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O'Reilly Tags

We're experimenting with a folksonomy based on tag data provided by del.icio.us. Follow development in this blog post.


What Is Web 2.0 (185 tags)
Defining just what Web 2.0 means (the term was first coined at a conference brainstorming session between O'Reilly and MediaLive International, which also spawned the Web 2.0 Conference), still engenders much disagreement. Some decry it as a meaningless marketing buzzword, while others have accepted it as the new conventional wisdom. Tim O'Reilly attempts to clarify just what we meant by Web 2.0, digging into what it means to view the Web as a platform and which applications fall squarely under its purview, and which do not.

Rolling with Ruby on Rails (97 tags)
The Ruby community is abuzz about Rails, a web application framework that makes database-backed apps dead simple. What's the fuss? Is it worth the hype? Curt Hibbs shows off Rails, building a simple application that even non-Rubyists can follow.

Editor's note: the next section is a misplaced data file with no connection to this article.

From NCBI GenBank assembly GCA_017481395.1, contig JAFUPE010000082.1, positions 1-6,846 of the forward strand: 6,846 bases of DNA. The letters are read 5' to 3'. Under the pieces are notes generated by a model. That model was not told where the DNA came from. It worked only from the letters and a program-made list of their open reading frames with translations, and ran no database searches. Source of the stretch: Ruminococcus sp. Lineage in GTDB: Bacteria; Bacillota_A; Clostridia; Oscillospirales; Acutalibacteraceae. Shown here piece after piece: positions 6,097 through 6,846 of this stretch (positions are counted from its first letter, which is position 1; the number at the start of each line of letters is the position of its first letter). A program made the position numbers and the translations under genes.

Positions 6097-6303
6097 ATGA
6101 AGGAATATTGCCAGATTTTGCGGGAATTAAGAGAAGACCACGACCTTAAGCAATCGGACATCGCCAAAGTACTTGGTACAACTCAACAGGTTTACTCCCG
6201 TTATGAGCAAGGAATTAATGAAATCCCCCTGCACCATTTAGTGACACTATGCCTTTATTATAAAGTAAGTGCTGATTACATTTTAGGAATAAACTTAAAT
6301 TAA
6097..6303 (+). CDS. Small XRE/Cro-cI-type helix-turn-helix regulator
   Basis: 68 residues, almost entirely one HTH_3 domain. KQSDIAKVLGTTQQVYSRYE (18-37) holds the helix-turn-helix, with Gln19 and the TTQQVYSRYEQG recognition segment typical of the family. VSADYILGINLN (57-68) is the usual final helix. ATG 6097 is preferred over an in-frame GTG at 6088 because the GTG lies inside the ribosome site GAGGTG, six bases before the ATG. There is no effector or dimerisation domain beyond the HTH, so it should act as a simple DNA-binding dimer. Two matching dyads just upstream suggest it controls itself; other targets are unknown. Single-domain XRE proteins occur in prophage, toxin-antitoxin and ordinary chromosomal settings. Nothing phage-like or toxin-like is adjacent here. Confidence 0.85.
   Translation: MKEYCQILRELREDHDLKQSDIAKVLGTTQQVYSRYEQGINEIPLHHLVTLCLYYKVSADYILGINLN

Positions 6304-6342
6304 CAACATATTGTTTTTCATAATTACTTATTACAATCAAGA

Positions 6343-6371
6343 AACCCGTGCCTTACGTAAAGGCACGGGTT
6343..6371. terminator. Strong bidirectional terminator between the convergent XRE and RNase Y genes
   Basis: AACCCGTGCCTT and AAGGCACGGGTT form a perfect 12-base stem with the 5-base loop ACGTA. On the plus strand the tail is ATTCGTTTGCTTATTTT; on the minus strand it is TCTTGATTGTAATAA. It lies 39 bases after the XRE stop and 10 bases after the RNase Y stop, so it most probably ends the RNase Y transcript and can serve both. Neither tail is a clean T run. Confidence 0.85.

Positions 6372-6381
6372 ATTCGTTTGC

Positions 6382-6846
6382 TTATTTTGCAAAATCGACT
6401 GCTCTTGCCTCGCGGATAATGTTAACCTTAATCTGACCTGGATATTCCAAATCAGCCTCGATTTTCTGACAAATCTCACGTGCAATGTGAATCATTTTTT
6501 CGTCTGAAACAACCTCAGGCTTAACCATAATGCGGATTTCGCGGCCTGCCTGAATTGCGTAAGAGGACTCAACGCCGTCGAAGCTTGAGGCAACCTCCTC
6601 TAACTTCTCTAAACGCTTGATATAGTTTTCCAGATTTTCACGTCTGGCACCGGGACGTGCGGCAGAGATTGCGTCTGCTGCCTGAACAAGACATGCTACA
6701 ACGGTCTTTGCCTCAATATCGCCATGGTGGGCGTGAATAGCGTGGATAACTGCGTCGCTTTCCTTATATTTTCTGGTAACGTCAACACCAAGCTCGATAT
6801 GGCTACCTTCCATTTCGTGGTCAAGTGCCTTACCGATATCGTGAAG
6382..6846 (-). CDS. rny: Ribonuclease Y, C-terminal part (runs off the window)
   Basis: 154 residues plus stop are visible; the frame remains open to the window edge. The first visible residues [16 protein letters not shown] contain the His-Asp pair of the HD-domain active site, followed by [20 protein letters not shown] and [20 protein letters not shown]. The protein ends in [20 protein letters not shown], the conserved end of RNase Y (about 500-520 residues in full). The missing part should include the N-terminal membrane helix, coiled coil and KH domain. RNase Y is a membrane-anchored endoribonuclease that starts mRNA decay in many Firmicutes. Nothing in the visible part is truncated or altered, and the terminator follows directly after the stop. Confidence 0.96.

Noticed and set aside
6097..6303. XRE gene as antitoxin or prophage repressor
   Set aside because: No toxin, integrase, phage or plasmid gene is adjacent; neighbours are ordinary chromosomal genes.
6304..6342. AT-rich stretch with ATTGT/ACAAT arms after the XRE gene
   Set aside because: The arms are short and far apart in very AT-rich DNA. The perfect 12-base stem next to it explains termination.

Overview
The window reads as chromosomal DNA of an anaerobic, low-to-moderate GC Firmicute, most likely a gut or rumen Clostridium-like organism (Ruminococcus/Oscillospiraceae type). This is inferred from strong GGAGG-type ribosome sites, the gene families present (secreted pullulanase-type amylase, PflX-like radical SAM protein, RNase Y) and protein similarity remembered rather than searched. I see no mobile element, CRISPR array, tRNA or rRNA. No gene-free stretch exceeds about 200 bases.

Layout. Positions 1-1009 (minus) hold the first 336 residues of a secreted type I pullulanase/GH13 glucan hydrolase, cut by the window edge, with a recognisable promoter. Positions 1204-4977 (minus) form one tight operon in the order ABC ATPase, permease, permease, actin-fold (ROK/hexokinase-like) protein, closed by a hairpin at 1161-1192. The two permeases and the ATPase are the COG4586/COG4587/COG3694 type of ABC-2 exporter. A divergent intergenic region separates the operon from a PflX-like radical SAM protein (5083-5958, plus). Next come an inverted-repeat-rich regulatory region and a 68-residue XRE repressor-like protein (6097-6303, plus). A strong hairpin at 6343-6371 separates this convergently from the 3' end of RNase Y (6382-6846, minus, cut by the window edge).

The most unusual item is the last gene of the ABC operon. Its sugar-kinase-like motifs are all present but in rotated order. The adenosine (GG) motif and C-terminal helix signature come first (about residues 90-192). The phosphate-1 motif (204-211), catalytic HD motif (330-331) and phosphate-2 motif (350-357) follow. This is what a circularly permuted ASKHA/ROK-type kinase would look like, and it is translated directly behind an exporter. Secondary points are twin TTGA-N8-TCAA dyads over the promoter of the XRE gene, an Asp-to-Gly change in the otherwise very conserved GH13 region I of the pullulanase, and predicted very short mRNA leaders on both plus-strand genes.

How Does Open Source Software Stack Up on the Mac? (79 tags)
Apple does a great job of providing elegant software for its platform. But there are plenty of good offerings beyond the fruits of Cupertino. In this amazing survey of proprietary and open source software, Matthew Russell attempts to organize what's available on both fronts and even dares to assign grades. Has he missed anything?

Calculating the True Price of Software (68 tags)
Businesses have long viewed support and maintenance as essential components of software. Open source business models often focus on charging for support and customization. Is there an economic model that can demonstrate the true worth of a piece of software and the option for support, maintenance, and upgrades? Robert Lefkowitz argues that open source exposes the true value of software itself as, essentially, worth less in comparison to support and maintenance.

Delve into DEVONthink (30 tags)
DEVONthink Professional 1.0 has hit the streets, providing Mac users with a great opportunity to organize their thoughts. Giles Turnbull takes you on a insightful tour of what some people call a great snippet archiver, and others consider a full-blown reading and research tool.